What unusual tradition do you have at Christmas and where did it originate from?


4 Answers

Melinda Michael Profile
Melinda Michael answered
My self-created Christmas tradition is to refuse to go anywhere at all on Christmas Day, though this has less to do with tradition than with being the child of parents with an unhealthy penchant for divorce.

When you've spent your childhood Christmases being transported from one parental home to the other, always aware that one parent is feeling left out, (or trying to pump you for information about the other one), you go off the whole thing a bit. Especially when the children of the new marriages get to stay home all day and play with their presents, while you spend the day like a hypertensive UN diplomat shuttling between increasingly tense and hazardous locations.

So, when you have children of your own, and find yourself subjecting them to the same process of driving around between various grandparents' and ex-step-grand-parents' houses, for the whole of Christmas Day, you begin to feel that enough may be enough.

That this was indeed the case was confirmed when, on one memorable occasion, we managed to miss dinner at all of the three "parental" homes we visited on that particular Christmas Day, arriving either too early or too late to eat at any of them.

We finally got home at 11.00pm, starving hungry, stone cold sober, and with two very, very irritable small children, who had somehow managed to lose half of their gifts somewhere en route. At that point, we vowed never, ever to do it again. And we haven't, either - not for the last twenty years, or so.

Boxing Day is still a free-for-all, though. That's next on the hit list.
Yo Kass Profile
Yo Kass answered
I used to travel to Milton Keynes every Christmas... Not so much out of tradition, but because my in-laws used to live there.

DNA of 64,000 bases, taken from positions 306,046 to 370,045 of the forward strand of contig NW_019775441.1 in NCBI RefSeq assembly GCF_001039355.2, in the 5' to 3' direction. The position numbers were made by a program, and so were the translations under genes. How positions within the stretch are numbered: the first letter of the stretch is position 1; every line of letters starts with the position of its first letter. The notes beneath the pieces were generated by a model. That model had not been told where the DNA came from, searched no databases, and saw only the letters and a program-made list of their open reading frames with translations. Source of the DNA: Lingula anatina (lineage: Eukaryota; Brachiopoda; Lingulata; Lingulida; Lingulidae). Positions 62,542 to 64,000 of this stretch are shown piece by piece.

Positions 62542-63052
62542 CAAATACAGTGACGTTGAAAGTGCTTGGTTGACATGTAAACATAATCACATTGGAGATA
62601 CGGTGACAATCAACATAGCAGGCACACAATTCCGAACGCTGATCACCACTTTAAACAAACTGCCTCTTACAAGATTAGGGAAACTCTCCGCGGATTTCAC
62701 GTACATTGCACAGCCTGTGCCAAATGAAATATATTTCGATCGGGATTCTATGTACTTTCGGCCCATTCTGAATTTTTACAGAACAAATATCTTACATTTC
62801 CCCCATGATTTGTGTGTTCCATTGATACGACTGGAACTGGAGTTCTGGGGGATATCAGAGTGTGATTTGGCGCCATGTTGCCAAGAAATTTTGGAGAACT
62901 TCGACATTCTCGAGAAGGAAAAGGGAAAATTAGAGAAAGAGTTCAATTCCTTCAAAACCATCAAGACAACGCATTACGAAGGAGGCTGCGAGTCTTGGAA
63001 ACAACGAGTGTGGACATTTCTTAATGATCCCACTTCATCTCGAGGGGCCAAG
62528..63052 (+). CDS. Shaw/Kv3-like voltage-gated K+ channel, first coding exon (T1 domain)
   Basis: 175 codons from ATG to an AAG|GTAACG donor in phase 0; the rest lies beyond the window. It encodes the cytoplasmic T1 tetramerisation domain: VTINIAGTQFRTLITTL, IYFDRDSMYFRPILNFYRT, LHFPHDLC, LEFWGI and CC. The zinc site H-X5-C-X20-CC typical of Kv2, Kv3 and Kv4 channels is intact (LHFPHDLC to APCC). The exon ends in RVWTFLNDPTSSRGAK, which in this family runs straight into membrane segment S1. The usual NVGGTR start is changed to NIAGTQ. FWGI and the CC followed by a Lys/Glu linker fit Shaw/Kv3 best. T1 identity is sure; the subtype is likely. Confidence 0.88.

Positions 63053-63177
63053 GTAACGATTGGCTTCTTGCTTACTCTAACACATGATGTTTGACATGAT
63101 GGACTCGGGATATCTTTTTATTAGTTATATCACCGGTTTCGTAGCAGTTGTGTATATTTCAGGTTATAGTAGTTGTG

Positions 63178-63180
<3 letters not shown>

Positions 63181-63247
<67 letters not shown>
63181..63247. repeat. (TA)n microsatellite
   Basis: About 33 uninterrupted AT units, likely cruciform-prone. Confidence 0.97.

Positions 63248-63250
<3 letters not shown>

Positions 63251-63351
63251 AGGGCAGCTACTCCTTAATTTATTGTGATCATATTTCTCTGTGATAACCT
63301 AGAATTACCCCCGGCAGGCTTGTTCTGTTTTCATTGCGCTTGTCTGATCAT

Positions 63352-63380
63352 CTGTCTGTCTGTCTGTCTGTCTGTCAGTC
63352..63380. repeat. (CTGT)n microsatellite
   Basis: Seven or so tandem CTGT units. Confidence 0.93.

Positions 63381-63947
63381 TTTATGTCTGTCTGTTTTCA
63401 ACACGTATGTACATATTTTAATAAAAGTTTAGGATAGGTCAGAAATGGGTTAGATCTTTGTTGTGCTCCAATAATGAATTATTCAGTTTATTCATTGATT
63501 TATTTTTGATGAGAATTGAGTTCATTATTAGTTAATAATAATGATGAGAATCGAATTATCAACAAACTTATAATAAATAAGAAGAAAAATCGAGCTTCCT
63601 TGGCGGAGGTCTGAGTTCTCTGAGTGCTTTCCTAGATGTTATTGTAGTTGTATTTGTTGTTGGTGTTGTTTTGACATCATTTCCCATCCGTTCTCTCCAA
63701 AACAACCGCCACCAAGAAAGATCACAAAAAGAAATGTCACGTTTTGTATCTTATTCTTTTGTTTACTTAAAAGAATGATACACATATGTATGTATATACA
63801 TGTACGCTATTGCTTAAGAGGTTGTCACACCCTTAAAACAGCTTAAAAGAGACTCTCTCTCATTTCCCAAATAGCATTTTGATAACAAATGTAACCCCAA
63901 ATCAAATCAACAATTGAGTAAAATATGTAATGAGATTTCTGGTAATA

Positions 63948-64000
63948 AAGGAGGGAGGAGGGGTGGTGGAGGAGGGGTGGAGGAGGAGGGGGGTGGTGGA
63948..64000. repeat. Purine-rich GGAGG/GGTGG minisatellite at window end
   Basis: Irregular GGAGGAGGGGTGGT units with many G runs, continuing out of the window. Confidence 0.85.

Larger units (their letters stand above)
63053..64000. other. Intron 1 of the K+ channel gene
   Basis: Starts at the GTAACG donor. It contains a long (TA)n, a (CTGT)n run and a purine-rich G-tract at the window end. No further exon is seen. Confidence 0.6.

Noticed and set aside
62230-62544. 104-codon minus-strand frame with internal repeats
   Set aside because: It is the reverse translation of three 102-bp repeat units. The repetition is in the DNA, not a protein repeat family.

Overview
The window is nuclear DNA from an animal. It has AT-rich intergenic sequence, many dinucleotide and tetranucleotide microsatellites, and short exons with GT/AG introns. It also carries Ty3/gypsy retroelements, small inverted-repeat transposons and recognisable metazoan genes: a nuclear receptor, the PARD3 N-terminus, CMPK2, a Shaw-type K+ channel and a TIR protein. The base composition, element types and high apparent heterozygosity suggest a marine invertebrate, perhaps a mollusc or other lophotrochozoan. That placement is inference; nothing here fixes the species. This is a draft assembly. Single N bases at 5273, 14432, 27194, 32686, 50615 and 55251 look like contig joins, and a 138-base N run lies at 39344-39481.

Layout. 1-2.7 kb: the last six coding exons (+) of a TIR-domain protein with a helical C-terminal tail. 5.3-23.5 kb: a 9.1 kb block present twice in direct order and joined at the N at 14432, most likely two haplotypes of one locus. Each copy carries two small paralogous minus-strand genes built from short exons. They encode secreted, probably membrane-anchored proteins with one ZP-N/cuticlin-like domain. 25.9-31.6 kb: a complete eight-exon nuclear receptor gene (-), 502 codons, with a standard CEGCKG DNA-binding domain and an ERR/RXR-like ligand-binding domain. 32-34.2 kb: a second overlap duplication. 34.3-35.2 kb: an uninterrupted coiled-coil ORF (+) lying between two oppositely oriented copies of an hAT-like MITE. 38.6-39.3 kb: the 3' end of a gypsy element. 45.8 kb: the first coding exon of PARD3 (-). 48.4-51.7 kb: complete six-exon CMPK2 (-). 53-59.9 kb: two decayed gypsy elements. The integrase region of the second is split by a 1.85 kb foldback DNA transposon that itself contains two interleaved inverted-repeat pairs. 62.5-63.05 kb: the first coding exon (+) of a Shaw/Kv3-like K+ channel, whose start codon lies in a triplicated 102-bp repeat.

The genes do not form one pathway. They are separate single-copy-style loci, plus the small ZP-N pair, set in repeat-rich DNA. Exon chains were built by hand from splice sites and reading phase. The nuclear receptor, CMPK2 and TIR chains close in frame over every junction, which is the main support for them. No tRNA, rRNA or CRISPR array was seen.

Until recently, I couldn't think of anything more unusual to do every Christmas than to visit a Buckinghamshire town known for roundabouts and concrete cows, but that was until I heard about a Catalonian tradition known as Cagoner.

Bizarre Christmas Traditions
In short, a Cagoner is a small figurine of a defecating shepherd that is placed alongside Mary, Joseph, and the baby Jesus in a Catalonian nativity scene.

If anyone is struggling to think of a gift for their office Secret Santa, then a Cagoner could be the answer!

Another odd festive tradition is that of the Befana: The Italian version of Santa Claus.

Rather than a jolly-looking fat man on a sleigh, Italian kids await a haggard old witch riding a broomstick to deliver their presents. The idea of the Befana can be traced all the way back to Greek/Roman mythology.

In typical Italian fashion, the Befana also doesn't show up until January 5th (which is very convenient for parents looking to take advantage of the January sales!).
Anonymous Profile
Anonymous answered
I'm Dutch, and on Christmas morning, my mom hides a fake pickle on the tree. Whoever finds it gets a surprize gift.
Adam  Groom Profile
Adam Groom answered
On Christmas Eve when the kids to up the stairs to bed they find a present left by fairies, containing pyjamas and Christmas book/DVD. A tradition from my wife's side of the family, not sure how far it goes back; but it probably started in Wales.

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